Why Your Model Textures Are Probably Wrong


I posted on twitter awhile back about finding textures for your 3d Models.  It wasn’t long after I posted that I got a reply saying,

I stepped up to the plate and admitted to Henri that I didn’t know this rule and asked him if he’d be willing to dive into the subject for the Design Nation.  He agreed.

Hold onto your seats, this is about to get pretty technical.

If you want to fast-forward to how to make correct textures, click here.

Courtesy of the Post-Apocalyptic Research Institute @ https://www.flickr.com/photos/postapocalyptic/

Courtesy of the Post-Apocalyptic Research Institute @ https://www.flickr.com/photos/postapocalyptic/

The card’s the limit

Henri explained that when 3d modelling first started, the graphic cards of the day were much less powerful and the size of the textures that could be used were very much restricted.

He explains with a standard (for the day) Esig 3000 which had only 12MB of texture memory.

To use the textures in the RT system you had to compile it with the 3D models to create a Texture Page file. This file was needed for Paging_memory_allocation.

512 64 32 16 2
512 64 32 16 2

The numbers above relate to the amount of memory space reserved for each size of texture map. The texture sizes that could be used where only: 64*64, 128*128, 256*256 and 512*512. 

Photo courtesy of Chris Isherwood @ https://www.flickr.com/photos/isherwoodchris/

Photo courtesy of Chris Isherwood @ https://www.flickr.com/photos/isherwoodchris/

There are two memory banks available:

two 512*512 maps per bank
Sixteen 256*256 maps per bank
Thirty two 128*128 maps per bank
Sixty four 64*64 maps per bank
Five hundred and twelve tops maps per bank

With 12Mb of texture memory available the maximum number of texture maps per size is:

12           512*512               = 12Mb
48           256*256               = 12Mb
192         128*128               = 12Mb
768         64*64                   = 12Mb

That was then, this is now

Well obviously we don’t have 12Mb graphic cards anymore right?  So what’s the problem?

You might not notice a huge slowing of your models if your textures are not a factor of 64*64 or even square, but that still doesn’t mean it’s best practice.

We want to make sure your habits are pushing you towards the right things (and success).

Do you think it’s a coincidence that sketchup’s default material icon is square?

sketchup materials

When you start to notice

When you have to create a large airfield with a lot of buildings, airplanes for all different companies, cars, light poles, blast fences etc. you need to be careful. What we did is create the textures, all at 72 dpi, with a factor off 1024*1024 or 2048*2048. The most textures have multiple livery’s or scenes in it to save memory space. When you’re ready, create a script in PS and save them down to all possible sizes in different directory’s. Then you can select the right size you need for your model within the amount of memory space that is available. It is easier to work with large files in PS and you get a nicer texture.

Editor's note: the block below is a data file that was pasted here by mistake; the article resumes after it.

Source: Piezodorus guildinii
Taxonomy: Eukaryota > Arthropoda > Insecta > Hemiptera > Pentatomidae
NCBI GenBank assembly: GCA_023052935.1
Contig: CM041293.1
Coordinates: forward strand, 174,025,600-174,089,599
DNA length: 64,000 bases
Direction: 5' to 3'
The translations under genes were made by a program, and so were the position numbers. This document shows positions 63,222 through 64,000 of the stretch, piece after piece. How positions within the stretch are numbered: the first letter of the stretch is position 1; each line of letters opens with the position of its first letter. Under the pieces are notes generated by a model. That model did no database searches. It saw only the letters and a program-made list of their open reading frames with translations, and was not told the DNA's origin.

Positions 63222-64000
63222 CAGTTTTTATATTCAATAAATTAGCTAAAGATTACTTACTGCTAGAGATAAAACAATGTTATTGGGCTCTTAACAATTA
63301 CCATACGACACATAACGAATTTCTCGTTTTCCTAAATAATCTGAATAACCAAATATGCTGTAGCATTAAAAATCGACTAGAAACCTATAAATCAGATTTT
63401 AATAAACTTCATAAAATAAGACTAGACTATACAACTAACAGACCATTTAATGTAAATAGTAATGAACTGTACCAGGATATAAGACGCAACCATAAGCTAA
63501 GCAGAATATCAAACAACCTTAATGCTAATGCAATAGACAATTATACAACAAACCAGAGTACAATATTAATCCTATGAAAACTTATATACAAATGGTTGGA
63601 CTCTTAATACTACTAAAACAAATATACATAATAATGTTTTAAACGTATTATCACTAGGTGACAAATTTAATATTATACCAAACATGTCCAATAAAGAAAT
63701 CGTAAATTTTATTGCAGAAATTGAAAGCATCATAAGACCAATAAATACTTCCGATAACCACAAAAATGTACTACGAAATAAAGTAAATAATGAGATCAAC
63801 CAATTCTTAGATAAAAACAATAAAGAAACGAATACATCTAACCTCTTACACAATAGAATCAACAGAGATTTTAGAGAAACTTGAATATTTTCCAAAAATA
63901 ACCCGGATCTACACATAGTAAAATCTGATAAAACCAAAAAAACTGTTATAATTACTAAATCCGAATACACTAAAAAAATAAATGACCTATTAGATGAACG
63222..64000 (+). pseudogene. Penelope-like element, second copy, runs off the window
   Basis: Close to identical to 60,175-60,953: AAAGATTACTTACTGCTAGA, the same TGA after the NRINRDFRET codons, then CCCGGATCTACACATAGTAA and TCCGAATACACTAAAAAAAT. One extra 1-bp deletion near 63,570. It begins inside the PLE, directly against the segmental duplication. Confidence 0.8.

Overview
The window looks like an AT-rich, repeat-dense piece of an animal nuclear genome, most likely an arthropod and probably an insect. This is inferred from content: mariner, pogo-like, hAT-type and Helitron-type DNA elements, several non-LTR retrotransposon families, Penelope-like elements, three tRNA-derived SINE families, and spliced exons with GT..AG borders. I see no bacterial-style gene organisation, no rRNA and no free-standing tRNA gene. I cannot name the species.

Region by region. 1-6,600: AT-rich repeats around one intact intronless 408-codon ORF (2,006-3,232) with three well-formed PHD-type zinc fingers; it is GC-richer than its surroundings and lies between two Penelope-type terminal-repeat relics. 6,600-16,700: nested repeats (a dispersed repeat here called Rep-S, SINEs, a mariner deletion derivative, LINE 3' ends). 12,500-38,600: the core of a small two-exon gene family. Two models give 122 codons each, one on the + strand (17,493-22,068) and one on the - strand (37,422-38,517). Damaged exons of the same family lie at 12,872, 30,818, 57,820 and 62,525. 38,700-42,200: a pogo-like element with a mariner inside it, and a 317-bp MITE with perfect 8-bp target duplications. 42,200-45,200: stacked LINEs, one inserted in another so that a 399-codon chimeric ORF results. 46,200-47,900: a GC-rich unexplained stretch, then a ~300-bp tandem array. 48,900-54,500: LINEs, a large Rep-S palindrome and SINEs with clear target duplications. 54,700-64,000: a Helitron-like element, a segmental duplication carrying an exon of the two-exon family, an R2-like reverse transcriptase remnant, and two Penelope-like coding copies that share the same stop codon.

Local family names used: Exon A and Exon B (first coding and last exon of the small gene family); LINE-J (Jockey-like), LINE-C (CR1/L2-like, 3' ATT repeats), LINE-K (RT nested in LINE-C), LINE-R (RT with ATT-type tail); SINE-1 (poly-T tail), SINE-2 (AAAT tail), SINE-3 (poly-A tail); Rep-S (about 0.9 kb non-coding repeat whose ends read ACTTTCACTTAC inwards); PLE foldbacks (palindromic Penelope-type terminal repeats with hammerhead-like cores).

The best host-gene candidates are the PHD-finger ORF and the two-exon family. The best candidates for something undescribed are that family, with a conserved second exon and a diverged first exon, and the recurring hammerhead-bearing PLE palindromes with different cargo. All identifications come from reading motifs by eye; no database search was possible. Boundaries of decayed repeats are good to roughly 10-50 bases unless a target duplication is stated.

What happens when your texture’s are wrong

What will happen when the texture size is not square and doesn’t have a factor of 64*64 with 72 dpi let’s say 1000*2000. The software will split it by itself, randomly, which can cause memory problems if you’re using many textures. If you’re using RGB files with an Alpha channel things can go dramatically wrong.

Henri explains,

I’m sure that is still the case in Sketchup, the numbers are a lot higher but it works the same because we still use OpenGL. I had a discussion in 2009 on the SketchUcation forum and about a problem someone had with textures in SU 7. The maximum size mentioned for SU was by default 1024*1024 and could be changed to 4096*4096. I don’t know what the maximum number is in SU 2014, but it should be a factor of 64*64 at 72 dpi. 

Photo courtesy of Stallio @ https://www.flickr.com/photos/stallio/

Photo courtesy of Stallio @ https://www.flickr.com/photos/stallio/

What does all of this mean for your textures?

Basically what all of this tech talk means according is that your textures should be square and sized to a multiple of 64*64 pixels at 72 dpi.

What do you think of all this?  Are you planning on making all of your textures square?  Let us know in the comments below.


  1. Tony Gushanas July 2, 2014 at 7:37 am #

    No problem Sally :)

  2. Sally Perigo July 2, 2014 at 2:41 am #

    Thanks for your advice Tony, I’ll give it a go, I appreciate your time and help :)

  3. Tony Gushanas July 1, 2014 at 10:29 pm #

    Sally, open the image in preview, click tools > show inspector. You’ll be able to find the dpi in the pop-up window.

    The best way I’ve found to edit photos is with photoshop, but you can give gimp a go too. It’s free. I’ve personally don’t have much experience with it though.

    Hope this helps!

  4. Sally Perigo July 1, 2014 at 12:14 pm #

    Hi Tony, I’m on a Mac

  5. Tony Gushanas July 1, 2014 at 9:05 am #

    Sally, are you using a PC or Mac?

  6. Tony Gushanas July 1, 2014 at 9:04 am #

    No problem! Hope it helps keep your models running smooth :)

  7. Галина Лалова June 27, 2014 at 9:42 am #

    That explains a lot! I just start my freelance practice and this was very usefull information. It came just in time as I’m going to build a texure library this summer. Thanks a lot!!!

  8. Sally Perigo June 25, 2014 at 2:46 am #

    I have built up a textures library over time, but I don’t make my own and I don’t use photoshop (or equivalent). I’m not sure how I would even check if my textures are the correct shape, number of pixels and dpi!? Any advice? :)

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